Also found in: Medical.


 (kī-mîr′ə-plăst′, kĭ-)
A synthetic molecule that contains DNA and RNA and is temporarily incorporated into the genome of an organism in order to mediate the repair of mutations in DNA base pairs.

chi·me′ra·plas′ty n.
American Heritage® Dictionary of the English Language, Fifth Edition. Copyright © 2016 by Houghton Mifflin Harcourt Publishing Company. Published by Houghton Mifflin Harcourt Publishing Company. All rights reserved.
References in periodicals archive ?
The chimeraplast, a combination of selected DNA and RNA--the chemical that translates the DNA's genetic code into a protein which the body can use--acts like a chemical instruction to the cell itself to alter the gene in the desired way.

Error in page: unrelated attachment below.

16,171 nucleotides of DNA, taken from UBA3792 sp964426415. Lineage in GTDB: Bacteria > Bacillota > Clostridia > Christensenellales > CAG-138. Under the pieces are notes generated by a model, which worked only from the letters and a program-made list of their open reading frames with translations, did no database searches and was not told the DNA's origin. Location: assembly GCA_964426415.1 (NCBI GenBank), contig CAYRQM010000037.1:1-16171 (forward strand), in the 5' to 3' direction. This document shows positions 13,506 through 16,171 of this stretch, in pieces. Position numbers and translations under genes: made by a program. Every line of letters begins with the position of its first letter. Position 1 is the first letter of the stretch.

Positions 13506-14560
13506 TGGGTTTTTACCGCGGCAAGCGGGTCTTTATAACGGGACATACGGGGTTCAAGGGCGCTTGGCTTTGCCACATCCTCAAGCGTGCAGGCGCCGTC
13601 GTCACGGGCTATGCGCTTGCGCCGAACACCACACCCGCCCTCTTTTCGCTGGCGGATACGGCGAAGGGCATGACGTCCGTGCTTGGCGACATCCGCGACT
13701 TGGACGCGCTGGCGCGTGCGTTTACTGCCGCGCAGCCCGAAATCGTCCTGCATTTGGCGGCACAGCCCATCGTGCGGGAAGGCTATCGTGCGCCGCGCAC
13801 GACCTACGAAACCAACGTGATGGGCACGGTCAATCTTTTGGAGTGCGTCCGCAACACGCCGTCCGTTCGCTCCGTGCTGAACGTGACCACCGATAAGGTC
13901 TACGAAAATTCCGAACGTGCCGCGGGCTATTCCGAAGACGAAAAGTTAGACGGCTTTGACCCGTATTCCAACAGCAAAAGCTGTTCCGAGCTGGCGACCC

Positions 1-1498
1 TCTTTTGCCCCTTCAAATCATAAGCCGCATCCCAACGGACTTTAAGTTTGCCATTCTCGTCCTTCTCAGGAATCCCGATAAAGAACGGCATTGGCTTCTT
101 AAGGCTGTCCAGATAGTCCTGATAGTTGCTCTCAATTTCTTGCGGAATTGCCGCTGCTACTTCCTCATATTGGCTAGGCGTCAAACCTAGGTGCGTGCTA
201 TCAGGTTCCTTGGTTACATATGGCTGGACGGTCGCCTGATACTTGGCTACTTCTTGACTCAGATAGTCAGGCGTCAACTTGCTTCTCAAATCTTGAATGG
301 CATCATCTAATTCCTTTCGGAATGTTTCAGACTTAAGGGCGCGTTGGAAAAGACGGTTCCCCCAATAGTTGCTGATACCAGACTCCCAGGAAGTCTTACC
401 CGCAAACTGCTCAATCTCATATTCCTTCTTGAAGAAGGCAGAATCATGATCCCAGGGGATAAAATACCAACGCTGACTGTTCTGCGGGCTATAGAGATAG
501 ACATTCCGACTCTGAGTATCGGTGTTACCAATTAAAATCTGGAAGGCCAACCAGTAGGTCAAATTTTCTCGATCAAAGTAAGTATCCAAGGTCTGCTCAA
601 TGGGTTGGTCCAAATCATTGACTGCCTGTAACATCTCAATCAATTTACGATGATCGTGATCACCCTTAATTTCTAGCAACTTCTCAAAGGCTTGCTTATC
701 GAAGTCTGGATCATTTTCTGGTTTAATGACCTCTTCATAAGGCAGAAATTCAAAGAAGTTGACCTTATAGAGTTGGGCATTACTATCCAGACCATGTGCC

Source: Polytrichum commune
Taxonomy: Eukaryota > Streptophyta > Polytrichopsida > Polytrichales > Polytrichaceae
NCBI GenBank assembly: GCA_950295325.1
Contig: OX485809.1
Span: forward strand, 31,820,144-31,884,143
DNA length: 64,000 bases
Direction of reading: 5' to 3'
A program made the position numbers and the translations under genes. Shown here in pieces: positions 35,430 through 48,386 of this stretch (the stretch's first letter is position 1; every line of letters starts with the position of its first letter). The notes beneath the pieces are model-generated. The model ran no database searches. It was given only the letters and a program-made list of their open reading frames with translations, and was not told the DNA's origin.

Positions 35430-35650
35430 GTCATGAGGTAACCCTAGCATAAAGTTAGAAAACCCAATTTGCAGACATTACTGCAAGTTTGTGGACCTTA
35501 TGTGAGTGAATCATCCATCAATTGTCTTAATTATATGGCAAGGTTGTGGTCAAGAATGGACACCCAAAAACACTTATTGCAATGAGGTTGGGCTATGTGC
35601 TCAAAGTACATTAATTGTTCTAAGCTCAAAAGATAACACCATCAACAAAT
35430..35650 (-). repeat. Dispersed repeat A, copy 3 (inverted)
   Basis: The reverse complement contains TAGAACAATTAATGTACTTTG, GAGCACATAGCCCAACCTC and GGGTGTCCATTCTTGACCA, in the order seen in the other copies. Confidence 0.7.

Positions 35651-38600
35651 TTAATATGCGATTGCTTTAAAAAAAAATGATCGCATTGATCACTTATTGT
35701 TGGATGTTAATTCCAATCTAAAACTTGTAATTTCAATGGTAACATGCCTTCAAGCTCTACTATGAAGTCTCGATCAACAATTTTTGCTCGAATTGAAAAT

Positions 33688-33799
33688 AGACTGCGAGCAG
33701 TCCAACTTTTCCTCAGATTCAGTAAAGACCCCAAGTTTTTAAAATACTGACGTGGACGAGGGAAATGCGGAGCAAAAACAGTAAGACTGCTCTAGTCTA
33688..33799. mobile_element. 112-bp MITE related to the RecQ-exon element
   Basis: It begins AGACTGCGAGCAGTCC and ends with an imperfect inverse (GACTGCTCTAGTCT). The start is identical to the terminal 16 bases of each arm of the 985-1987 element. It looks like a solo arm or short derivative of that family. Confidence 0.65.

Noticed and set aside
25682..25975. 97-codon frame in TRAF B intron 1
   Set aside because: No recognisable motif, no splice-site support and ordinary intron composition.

"Once we know the sequence of the gene, then we build the chimeraplast so it binds to the exact location where we want to make a change," Messerschmidt said.
recently merged with the French company ValiGene to form ValiGen.] Whereas gene therapy mainly uses genetically engineered viruses to deliver a replacement gene, chimeraplasty relies on short, synthetically produced sequences of DNA/RNA hybrids (chimeraplasts) to interact with the faulty genetic material and to stimulate the cell's genetic repair mechanism to correct the defects.